Teela Cunningham spent every day as a graphic designer at an agency wondering if her days as an artist were numbered.
With a creative director that constantly rejected her designs, she felt squeezed in both directions. “My life happened when I got home from my day job,” she says. “I was miserable, spending so much time working for someone else who didn’t believe in my aesthetic.”
She always dreamed of starting her own business, so she started sharing her art and tutorials on how to make fonts and other digital products online in 2013. With each new tutorial, business grew. “I was shocked at the reception,” says Cunningham. “I was selling digital products, and the courses allowed me to deep dive into a topic. I really enjoy teaching and we kept racking up subscribers until I could quit my job and pursue this full-time in 2015.”
Her most popular course? Learning how to create and sell fonts online—and it’s easy for anyone to get started.
It’s easy for anyone to create and sell fonts online
A font creates a visual and emotional feeling. Brands, email newsletters, and blogs these days demand typefaces that feel uniquely them. “If you're watching commercials on TV, in the grocery store, or browsing online with anything that appears handwritten, those are hand-lettered fonts,” says Cunningham. “They’re way more human and more appealing to people, so any company or individual wanting to make a statement purchases their own font.”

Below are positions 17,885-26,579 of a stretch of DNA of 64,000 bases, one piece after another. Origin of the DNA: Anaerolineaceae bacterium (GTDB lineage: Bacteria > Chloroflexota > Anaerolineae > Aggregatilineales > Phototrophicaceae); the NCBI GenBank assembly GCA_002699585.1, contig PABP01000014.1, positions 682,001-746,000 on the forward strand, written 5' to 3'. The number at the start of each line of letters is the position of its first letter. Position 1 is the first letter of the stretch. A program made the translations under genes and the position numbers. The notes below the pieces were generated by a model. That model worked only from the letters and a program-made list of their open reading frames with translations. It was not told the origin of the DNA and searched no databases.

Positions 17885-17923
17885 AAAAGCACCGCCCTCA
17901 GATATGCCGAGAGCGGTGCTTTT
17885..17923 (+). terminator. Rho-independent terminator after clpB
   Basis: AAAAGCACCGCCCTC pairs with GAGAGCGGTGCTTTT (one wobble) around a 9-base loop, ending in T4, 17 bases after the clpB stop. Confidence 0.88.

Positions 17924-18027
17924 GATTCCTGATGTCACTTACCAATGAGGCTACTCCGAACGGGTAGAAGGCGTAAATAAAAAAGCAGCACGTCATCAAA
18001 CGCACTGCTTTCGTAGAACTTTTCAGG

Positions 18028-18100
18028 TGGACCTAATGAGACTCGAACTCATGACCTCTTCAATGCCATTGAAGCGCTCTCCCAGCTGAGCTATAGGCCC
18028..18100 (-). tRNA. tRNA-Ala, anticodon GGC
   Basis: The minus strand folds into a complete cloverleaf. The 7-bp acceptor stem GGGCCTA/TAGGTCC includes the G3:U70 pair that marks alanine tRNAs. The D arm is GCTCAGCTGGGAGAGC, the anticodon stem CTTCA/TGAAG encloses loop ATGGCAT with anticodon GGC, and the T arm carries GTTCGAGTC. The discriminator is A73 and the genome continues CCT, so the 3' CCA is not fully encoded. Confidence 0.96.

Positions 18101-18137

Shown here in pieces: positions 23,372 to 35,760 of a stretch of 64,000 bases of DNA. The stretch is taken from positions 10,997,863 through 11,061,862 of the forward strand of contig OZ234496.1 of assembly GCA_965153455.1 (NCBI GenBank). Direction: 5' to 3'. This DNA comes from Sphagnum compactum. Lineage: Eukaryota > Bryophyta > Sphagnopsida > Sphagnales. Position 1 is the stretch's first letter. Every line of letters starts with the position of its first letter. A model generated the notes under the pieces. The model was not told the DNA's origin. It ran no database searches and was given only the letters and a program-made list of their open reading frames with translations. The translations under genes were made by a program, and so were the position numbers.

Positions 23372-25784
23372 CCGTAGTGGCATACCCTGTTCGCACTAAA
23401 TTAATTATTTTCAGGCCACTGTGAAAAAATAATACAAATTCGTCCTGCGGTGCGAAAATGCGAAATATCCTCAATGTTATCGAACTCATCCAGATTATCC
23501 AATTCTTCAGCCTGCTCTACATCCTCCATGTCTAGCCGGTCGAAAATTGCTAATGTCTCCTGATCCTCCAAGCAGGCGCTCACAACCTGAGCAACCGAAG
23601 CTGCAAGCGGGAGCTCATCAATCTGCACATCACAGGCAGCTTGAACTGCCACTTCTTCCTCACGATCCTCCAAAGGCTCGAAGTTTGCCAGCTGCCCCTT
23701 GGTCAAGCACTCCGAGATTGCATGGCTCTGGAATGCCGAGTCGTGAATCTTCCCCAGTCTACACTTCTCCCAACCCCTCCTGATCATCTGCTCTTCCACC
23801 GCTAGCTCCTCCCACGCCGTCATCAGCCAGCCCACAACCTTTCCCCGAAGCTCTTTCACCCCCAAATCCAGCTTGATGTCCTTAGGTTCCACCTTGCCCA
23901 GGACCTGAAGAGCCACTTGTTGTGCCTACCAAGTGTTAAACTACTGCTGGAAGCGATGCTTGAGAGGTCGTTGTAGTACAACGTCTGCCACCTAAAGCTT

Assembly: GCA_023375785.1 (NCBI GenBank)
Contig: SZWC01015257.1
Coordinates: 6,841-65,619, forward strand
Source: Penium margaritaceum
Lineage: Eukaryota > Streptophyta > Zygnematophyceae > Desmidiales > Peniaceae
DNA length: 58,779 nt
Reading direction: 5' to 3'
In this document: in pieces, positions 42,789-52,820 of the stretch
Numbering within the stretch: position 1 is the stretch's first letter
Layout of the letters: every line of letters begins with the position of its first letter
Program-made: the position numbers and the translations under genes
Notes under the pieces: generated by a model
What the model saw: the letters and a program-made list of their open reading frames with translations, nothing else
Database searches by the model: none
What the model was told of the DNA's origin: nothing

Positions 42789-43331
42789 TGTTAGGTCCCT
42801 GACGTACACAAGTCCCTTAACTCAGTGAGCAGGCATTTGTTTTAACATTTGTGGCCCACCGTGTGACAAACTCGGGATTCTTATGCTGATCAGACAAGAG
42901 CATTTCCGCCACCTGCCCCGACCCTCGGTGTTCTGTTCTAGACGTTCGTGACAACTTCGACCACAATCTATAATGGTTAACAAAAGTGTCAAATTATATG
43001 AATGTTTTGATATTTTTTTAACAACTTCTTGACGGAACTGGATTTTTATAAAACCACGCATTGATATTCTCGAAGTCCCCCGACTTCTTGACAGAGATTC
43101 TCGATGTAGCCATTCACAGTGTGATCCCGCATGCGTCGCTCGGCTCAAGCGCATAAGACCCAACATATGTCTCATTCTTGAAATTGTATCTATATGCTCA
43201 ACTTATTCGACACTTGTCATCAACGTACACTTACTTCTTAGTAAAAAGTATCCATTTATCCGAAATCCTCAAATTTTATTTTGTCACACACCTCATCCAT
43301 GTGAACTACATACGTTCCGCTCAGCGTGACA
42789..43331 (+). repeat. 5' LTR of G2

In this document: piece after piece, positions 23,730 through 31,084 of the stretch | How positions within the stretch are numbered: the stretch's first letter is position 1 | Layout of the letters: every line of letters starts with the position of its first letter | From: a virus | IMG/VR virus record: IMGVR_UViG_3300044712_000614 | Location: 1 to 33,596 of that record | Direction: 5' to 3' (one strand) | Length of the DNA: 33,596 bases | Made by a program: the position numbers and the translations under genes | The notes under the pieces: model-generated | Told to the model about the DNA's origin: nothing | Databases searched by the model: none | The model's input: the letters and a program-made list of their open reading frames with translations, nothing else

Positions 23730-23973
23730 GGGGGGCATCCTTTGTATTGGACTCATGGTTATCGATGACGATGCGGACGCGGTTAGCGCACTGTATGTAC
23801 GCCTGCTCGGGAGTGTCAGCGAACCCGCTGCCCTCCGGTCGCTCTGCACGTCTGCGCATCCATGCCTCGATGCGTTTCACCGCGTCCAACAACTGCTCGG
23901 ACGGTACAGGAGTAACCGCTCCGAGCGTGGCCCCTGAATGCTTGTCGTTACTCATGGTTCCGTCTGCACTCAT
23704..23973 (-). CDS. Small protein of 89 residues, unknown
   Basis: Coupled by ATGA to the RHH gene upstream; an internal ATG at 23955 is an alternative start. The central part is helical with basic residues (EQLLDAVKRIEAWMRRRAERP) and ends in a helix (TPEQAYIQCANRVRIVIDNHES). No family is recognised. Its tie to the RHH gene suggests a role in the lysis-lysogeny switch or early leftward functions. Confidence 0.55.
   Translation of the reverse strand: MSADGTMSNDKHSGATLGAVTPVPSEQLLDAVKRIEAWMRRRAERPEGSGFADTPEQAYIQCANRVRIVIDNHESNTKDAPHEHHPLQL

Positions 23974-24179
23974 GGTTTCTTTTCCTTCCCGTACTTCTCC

Graphic designers of all levels take Cunningham’s course, who stresses that it’s something anyone can do. “We've had teenagers and 8-year-olds go through the font making course. It’s a pretty detailed process but you can be really creative, adding in all kinds of fun features that make the fonts stand out on different marketplaces,” she says.
As a graphic designer—or even an aspiring one—creating a font requires only a few online tools and a little bit of creativity. They’re quick to create and don’t take much overhead, giving you room to play around with different options that appeal to a wide variety of customers.
Most of all, selling digital products has never been easier with tools like ConvertKit Commerce. “Maybe you love handwriting, or calligraphy, or just dreamed of typing with letters you’ve created,” says Cunningham. “You can make that a reality with just a few tools.”